Preview

A Game of Dwarves Preview (PC)

Imagine PC games are people, and like people, they have faces. Still with me? Right, now imagine they have bodies, limbs, and shoes. Now keeping all of that in mind, think of Dungeon Keeper, all humanoid and tall. Put fluff on its face, slice a few inches off its height, and give it a Scottish accent. Then do the same with Evil Genius, Dwarven Fortress, and The Settlers.

But why am I playing imaginary dress up with software? Because essentially that is what A Game of Dwarves is: a game you will recognise, but with a pen drawn-on beard. It's all the above cobbled together, given a paunch, and a pickaxe.

Remember ALL dwarves are Scottish and ginger...


The great gaming disappointment of the past decade has been the disappearance of the micromanagement-heavy simulation. It's almost as if we've all been lead to believe these buzzing beehives of resource juggling are no good; but is that true? I know I've been dragging around a Latin-shaped torch for the Caesar series for years, and there is certainly room enough in my other hand for a more modern metaphor.

Which is why I would now have it known that I love Paradox Interactive, and it's recent compadre developer, Zeal Studios. Daring to make the games that nobody else seems interested in, the Swedish publishing house is quietly churning out PC-exclusive gems. One such piece of software plucked from the dank, damp rough is A Game of Dwarves.

Being little, ginger bearded, and living in a cave is never an easy trio. You have to deal with the mould, the constant jibes about Snow White - plus everyone thinks you're Scottish. Add to this the basic necessities of life: food, shelter, and pot plants, and you have a real conundrum of dwarven proportions on your hands.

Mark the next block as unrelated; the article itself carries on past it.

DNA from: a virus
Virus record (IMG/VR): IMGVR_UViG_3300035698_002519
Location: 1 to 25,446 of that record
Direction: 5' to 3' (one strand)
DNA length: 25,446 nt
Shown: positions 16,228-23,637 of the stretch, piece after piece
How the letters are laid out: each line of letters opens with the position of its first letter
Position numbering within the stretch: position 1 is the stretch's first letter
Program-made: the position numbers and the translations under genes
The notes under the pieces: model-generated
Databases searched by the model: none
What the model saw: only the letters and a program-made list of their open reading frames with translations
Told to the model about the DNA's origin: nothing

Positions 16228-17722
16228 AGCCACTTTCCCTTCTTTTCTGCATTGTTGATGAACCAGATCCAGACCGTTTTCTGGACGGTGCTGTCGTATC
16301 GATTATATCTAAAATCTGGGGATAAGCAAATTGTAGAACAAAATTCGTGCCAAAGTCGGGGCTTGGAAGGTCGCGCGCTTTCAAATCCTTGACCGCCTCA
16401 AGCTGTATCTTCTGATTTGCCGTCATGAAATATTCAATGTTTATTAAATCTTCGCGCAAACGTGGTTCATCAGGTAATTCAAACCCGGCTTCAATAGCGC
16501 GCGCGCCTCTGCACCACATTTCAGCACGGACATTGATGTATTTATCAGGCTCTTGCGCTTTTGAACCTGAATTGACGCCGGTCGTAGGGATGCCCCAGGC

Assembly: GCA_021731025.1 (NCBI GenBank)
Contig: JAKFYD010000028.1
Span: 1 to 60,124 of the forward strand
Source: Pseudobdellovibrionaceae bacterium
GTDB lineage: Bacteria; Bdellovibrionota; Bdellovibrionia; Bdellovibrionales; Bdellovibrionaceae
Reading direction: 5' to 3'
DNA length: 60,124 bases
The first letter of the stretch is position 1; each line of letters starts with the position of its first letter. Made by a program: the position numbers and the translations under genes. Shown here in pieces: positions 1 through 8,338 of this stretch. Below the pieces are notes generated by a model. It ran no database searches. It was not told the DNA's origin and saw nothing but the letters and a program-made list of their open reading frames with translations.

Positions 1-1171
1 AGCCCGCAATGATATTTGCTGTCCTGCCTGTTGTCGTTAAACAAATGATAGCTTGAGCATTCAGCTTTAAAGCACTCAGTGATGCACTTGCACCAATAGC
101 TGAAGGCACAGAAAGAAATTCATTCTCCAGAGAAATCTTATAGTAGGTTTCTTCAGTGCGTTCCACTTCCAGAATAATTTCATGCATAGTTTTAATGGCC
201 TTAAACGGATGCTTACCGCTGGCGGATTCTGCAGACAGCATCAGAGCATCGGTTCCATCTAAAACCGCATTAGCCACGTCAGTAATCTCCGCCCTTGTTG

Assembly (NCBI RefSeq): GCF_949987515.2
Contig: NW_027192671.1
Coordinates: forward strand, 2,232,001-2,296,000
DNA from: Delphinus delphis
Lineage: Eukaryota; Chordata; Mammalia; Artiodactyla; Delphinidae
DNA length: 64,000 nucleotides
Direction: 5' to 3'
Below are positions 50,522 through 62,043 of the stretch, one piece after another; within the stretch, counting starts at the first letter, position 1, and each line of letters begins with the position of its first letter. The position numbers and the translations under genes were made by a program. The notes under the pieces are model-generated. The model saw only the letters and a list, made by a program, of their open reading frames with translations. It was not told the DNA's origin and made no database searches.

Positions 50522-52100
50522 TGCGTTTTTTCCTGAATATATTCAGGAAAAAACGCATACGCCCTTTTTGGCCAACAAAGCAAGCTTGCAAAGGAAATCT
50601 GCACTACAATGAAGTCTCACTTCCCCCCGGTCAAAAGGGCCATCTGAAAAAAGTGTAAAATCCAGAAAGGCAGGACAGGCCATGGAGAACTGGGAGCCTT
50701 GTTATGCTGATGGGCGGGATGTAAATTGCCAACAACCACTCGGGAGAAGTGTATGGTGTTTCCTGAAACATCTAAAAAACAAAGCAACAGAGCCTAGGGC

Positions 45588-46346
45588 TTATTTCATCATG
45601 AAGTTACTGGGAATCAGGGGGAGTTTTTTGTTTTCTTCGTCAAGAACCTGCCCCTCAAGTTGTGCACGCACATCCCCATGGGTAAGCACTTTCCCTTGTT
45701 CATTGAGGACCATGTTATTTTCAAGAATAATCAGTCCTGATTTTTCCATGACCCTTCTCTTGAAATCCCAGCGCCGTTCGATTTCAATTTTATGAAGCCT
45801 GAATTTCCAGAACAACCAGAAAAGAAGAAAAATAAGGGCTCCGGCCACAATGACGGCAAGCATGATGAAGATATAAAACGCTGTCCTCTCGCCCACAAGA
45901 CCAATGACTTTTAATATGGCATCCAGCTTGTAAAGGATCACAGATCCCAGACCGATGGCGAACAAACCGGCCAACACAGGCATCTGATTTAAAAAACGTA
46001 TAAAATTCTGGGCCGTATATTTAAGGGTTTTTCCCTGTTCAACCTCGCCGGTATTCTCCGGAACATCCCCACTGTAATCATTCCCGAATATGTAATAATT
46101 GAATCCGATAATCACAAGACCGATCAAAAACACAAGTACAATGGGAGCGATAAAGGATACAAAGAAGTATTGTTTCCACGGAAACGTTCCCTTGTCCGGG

Which is why it's lucky you are the plucky young Prince of Dwarf Kingdom (no that's not Disney's latest attempt at inclusion). Under the watchful eye of the grey-bearded king, you take the reins of the situation. The order of the day? Elevating, or rather borrowing your race back to prominence, battling orcs, gnomes, and the rest of fantasy rainbow.

Presented as an overview campaign, A Game of Dwarves will instantly tickle the expansionist tendencies in all of us. Conquering each scenario will move you on further through the continent, allowing you to finally spread across the land like a particularly small, stout-chested plague.

Hi-ho, hi-ho, it's off to OMG SPIDERS!


But conquering these vignettes of the campaign are never easy. In the mould of any self-respecting micromanagement sim you must create a hospitable home, gather resources, and conquer your underground domain.

To do this you assign jobs to your various dwarves. The roles of digger, worker, scholar, military, and craftsman allows your mine to run smoothly. But dancing around the issue of their basic needs sees you constantly dreading an impending cave-in.

So to alleviate these fears, you need food. This is achieved by farming fertile patches found underground. From lemons to apples, you must keep your feasting table stocked with the finest flavours around. If not, your peons will perish from starvation. As the old saying goes, 'a hungry dwarf is a dead dwarf.' Maybe I just made that up.